MUSIC

Remembering Amy Winehouse: 10 of Her Best Lyrics

Amy was a visionary, and her lyrics—always honest, always vulnerable and yet strong—were some of her finest contributions.

Amy Winehouse was a musical visionary, and she left behind an everlasting legacy through her artistic contributions.

Before she died at only 27 years old, she gifted the world with her talents, strength, and open-hearted honesty, which always shone through, particularly during her live performances.

She was exceptional in every sense—her performances, visual aesthetic, and musical compositions all wound together to make her the icon she is today. Through it all, her lyrics were always one of her most powerful tools. She had the ability to cut straight to the heart of extreme emotions with a few searing lines, making her songs the sort that can be played over and over. Here are some of her greatest lyrics.

Image via Udiscovermusic

1. "This face in my dreams seizes my guts / He floods me with dread / Soaked in soul / He swims in my eyes by the bed / Pour myself over him / Moon spilling in / And I wake up alone."

These lyrics, from Back to Black's "Wake Up Alone," showcase Amy's ability to paint pictures with her words. Her lyrics told stories of late nights, private desires, and dreamlike sequences, and that's part of what made her songs feel almost mystical, though they're about relatively ordinary human experiences.

2. "I cheated myself / Like I knew I would, I told you I was trouble / You know that I'm no good."

"You Know I'm No Good" is one of Winehouse's most powerful songs. Its honesty and clarity paints the picture of a conflicted woman, tormented by her demons but at least clear-eyed enough to look them straight on. These lyrics are both strong and vulnerable at the same time, something that could also be said of Winehouse herself.

3. "I can't help ya if you won't help yourself."

These lyrics from the song "Help Yourself" show that some of Winehouse's most searing, powerful lines were her most straightforward. Though she was honest about her vulnerability, she was also perpetually strong and intelligent about her capabilities as a lover and healer.

4. "Over futile odds / And laughed at by the gods / And now the final frame / Love is a losing game."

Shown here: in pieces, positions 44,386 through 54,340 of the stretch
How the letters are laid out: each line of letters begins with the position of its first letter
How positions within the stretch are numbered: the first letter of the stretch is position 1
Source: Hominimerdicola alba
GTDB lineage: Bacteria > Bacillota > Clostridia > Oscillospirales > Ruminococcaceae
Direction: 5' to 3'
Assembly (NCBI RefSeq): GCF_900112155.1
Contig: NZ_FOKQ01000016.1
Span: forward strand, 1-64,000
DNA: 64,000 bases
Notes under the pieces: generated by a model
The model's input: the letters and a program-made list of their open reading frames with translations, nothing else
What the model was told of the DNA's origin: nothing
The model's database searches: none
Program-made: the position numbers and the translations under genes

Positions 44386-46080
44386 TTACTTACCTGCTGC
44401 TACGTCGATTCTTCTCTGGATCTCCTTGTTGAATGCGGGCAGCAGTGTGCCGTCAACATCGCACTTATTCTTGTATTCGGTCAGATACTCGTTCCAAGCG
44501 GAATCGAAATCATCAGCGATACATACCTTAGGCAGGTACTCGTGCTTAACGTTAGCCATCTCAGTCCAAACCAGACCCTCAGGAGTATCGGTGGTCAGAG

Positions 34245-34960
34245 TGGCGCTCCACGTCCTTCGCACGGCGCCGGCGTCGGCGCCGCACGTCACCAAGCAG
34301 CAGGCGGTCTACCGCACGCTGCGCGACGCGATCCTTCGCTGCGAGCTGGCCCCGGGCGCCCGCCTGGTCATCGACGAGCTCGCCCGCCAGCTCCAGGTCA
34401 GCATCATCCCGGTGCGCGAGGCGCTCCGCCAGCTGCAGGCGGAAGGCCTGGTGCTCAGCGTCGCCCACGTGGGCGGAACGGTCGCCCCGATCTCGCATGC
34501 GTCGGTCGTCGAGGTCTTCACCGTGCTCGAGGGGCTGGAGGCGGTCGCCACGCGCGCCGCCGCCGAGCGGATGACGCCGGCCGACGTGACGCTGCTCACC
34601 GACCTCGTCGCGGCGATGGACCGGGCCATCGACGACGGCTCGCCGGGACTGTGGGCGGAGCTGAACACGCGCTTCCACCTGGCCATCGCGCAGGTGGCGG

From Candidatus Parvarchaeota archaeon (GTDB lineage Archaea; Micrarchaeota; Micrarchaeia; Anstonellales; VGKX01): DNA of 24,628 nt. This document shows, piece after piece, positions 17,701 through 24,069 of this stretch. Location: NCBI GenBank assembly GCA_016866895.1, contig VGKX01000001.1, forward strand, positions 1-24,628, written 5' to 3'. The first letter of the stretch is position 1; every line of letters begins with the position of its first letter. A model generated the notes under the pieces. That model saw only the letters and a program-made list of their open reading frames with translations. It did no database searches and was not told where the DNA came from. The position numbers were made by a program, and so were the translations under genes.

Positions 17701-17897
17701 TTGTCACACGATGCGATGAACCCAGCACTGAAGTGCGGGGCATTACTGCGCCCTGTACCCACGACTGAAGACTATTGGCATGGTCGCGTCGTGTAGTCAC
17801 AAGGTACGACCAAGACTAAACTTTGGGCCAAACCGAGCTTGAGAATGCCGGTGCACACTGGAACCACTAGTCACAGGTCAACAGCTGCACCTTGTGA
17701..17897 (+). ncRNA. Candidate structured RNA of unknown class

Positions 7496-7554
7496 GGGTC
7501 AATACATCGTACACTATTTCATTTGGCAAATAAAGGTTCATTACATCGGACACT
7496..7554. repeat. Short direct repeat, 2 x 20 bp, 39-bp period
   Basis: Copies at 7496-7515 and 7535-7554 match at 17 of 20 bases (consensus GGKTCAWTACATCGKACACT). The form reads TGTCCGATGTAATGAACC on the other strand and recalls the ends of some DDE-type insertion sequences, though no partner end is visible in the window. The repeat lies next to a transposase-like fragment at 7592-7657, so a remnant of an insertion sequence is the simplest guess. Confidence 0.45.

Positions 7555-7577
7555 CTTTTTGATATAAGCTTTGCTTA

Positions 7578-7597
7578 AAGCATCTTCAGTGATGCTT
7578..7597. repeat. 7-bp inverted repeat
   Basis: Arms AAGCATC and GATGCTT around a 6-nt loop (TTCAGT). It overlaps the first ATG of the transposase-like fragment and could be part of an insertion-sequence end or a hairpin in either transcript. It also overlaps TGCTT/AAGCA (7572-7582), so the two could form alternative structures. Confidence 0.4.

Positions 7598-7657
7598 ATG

"Love Is a Losing Game" finds Winehouse coming to terms with her unluckiness in love, comparing relationships to a rigged game. Lyrics such as these have long provided solace and strength to anyone who's found themselves lamenting the difficulty and transience of relationships.

5. "I died a hundred times / You go back to her / And I go back to black."

"Back to Black" is amazingly simple, elegant, and concise, and it showcases Amy's songwriting abilities at their absolute peak. Sassy, whip-sharp, and devastating, "Back to Black" is definitely one of the most iconic songs of the 21st century—in large part thanks to its shatteringly astute lyrics.

6. "Will you still love me tomorrow?"

The 1960 song "Will You Still Love Me Tomorrow?" tells the story of someone finding themselves happy in a relationship, feeling like it's all too good to be true and worrying it could all disappear in the morning. Winehouse delivers one of the best covers in the long history of the beautiful song, lifting up one stunning lyric after another, while always remaining simple and straightforward, tapping into the heart of an all-too-common human fear.

7. "Everything is slowing down / River of no return / You recognize my every sound / There's nothing new to learn."

These lyrics from "In My Bed" showcase the innermost thoughts of a woman who's growing tired or unhappy with her lover, and they express the sadness of the realization that a relationship has run its course.

8. "I cannot play myself again / I should just be my own best friend, not f**k myself in the head with stupid men."

These are words to live by for anyone who's spent too much time in unhealthy relationships. Winehouse's blunt delivery spends no time hiding in metaphor; instead, she shouts her revelations from the rooftops, proclaiming the magic of her own independence.

9. "The lights are on, but no one's home / She's so vacant her soul is taken."

These lyrics from "He Can Only Hold Her" depict a woman halfway in the world and half out of it, lost and detached because of too much hurt, trying to start again but still trapped in the past. It's a heart-wrenching admission of pain from a woman who would eventually lose the fight with her demons, but whose music remains a guiding light for everyone else looking to see that they're not alone.

10. "They tried to make me go to rehab but I said no, no, no / Yes, I been black / But when I come back, you'll know, know, know."

"Rehab" finds Winehouse's wit piercing through, changing a dark subject into an upbeat, joyful proclamation of independence. Amy never let anyone control her—if anything, she was too wild and free, but it was always on her terms. This song is the definition of bittersweet, as its lyrics are joyful and devastating at the same time.